What Exactly Is Portfolio Management?

The process of creating and managing an investment portfolio is known as portfolio management. You have the option of managing your own portfolio or hiring a portfolio manager or financial advisor. The prospect of managing your own assets might be intimidating, but regardless of your financial situation, there is a degree of portfolio management that is appropriate for you.

If you're just getting started, you may look at index funds or even automated portfolios if you don't want to manage your own. If your financial situation is more complicated, you may benefit from the services of a financial adviser or wealth advisor like Omura Wealth Advisers.

What exactly is a portfolio?

A portfolio is an individual's or organization's whole collection of financial assets, portfolio management of stocks, bonds, mutual funds, real estate, cryptocurrencies, art, and other collectibles are examples. It refers to all of your investments, which may or may not be held in a single account.

Portfolio Management

Portfolio management is a well-planned investment strategy based on your objectives, time frame, and risk tolerance. Portfolio management includes selecting and monitoring investments such as stocks, bonds, and mutual funds over time. Portfolio management can be done on your own, with the assistance of a professional, or via an automated solution.

What Exactly Is Portfolio Management?

Portfolio management: active vs. passive

Active and passive portfolio management are the two basic portfolio management methodologies.

Active portfolio management: When making investing decisions, active portfolio managers adopt a hands-on approach. They charge a portion of the funds they manage on your behalf. Their purpose is to outperform a predetermined investment benchmark (or stock market index). However, expensive portfolio management fees reduce investment returns – customers spend 1% of their balance or more each year to cover advisory fees, which is why more cheap passive portfolio management services have grown popular.

Passive portfolio management is selecting a collection of investments that closely mirrors a wide stock market index. The goal is to replicate the market's (or a subset of its) returns over time.

A robo-advisor, and some traditional portfolio managers, allows you to set your parameters. A robo-advisor is a service that uses a computer algorithm to choose and manage your investments for you based on your goals, time-frame, and risk tolerance. Robo-advisors often charge a percentage of assets handled, but because there is little need for active hands-on investment management, the cost of management fees is a fraction of a percent, generally between 0.25% and 0.50%.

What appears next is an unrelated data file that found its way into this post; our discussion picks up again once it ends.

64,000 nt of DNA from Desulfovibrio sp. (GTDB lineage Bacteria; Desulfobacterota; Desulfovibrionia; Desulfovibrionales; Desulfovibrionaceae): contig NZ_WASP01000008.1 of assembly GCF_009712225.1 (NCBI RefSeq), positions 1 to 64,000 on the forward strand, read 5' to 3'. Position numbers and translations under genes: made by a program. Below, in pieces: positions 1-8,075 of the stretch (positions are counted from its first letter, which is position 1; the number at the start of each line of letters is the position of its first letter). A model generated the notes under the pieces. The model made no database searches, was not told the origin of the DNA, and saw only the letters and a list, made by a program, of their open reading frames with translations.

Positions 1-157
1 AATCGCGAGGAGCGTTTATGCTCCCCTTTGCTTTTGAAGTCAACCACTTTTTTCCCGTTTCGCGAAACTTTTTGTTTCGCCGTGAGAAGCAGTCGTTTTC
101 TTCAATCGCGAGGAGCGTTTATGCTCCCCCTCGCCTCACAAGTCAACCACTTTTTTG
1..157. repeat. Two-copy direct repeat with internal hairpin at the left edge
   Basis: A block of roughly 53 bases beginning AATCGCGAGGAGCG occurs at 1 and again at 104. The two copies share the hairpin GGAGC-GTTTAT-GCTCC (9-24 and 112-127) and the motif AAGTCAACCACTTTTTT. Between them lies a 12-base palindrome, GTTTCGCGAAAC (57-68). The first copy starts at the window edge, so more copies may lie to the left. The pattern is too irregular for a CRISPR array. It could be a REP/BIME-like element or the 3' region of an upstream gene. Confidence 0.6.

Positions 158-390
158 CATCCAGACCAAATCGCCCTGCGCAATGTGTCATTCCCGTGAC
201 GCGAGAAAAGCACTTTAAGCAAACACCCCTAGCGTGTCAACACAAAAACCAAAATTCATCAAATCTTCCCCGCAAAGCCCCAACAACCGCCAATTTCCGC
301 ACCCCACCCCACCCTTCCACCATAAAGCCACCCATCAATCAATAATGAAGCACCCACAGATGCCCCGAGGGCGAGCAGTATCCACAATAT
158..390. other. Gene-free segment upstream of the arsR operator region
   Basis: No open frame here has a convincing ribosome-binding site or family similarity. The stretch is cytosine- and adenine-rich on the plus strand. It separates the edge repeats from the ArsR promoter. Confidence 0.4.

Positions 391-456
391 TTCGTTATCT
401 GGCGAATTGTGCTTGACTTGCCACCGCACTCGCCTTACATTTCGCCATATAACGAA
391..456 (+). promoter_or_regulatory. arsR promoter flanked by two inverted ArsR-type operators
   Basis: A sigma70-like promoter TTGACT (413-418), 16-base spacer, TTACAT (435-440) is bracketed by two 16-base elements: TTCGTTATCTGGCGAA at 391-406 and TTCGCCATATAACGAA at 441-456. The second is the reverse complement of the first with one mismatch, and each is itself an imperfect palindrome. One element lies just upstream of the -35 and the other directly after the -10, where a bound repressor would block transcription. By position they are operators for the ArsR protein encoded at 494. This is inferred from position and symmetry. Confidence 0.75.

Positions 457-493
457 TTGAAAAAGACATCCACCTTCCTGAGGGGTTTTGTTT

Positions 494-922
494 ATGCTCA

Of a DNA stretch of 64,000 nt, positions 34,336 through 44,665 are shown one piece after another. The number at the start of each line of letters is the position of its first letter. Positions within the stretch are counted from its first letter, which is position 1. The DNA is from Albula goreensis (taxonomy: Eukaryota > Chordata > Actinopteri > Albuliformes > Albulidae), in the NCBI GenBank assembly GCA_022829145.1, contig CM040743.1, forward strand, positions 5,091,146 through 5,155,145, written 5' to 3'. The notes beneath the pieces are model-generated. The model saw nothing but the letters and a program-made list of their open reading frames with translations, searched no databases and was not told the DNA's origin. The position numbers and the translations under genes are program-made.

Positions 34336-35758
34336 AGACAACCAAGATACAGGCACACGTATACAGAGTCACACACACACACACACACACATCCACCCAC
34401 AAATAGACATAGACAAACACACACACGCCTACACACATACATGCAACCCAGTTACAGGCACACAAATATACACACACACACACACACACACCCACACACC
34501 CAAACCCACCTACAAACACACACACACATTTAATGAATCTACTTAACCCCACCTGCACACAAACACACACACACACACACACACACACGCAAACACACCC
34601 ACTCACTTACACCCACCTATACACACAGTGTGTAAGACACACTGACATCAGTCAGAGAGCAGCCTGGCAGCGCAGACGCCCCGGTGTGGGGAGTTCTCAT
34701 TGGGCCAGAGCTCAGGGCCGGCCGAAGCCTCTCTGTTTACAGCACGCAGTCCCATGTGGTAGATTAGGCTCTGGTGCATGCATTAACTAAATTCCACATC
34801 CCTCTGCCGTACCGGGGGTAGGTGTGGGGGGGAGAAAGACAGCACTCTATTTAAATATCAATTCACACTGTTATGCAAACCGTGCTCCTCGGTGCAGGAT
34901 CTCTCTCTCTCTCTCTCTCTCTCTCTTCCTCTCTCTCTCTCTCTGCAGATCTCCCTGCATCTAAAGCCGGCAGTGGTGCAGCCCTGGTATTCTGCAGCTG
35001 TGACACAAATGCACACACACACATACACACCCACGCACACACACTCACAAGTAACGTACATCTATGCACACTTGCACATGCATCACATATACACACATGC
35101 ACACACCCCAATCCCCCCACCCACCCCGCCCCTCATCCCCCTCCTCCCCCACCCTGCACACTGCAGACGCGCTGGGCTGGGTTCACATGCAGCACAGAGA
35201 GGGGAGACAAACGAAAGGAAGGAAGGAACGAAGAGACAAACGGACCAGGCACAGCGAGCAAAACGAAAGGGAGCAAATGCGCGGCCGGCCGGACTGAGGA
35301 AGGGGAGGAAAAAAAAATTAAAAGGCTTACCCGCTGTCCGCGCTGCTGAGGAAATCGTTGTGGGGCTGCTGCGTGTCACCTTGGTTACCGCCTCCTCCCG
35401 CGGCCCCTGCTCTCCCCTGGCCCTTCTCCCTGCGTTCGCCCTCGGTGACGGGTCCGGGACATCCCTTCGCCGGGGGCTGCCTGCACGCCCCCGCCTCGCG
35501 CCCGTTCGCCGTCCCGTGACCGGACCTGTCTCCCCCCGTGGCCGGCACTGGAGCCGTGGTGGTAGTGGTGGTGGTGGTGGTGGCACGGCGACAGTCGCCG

Consider employing a firm like Omura Wealth Advisers for more complete assistance on investment portfolio management as well as financial planning counselling. These services combine low-cost, automated portfolio management with traditional financial counselling — our experts give guidance on spending, saving, investing, and safeguarding your funds. The key distinction is that sessions with your financial adviser can be conducted over the phone or via video rather than in person.

Considerations for portfolio management

Portfolio management is more than just putting together and maintaining an investment portfolio. Here are some ideas to help you pick and manage your assets sensibly.

Asset location: One aspect of selecting an investment portfolio is deciding between taxable and tax-advantaged accounts. This action may have both immediate and long-term tax consequences. You should use designated retirement accounts such as IRAs and 401(k)s for your retirement savings because they provide tax advantages—for example, money contributed to a Roth IRA grows tax-free. Find out more about Roth IRAs and their tax advantages from our experts. You should also have a normal taxable investing account for non-retirement purposes, such as saving for a down payment.

Asset allocation is similar to asset location in appearance, but it relates to how your portfolio is divided up across various sorts of assets. This is frequently tied to your risk tolerance level. For example, if you have a long time until retirement, you have more time to take risks and, as a result, you may invest a larger portion of your portfolio in riskier investments. If you're nearing retirement, you might want to shift your asset allocation to include a higher share of less risky investments.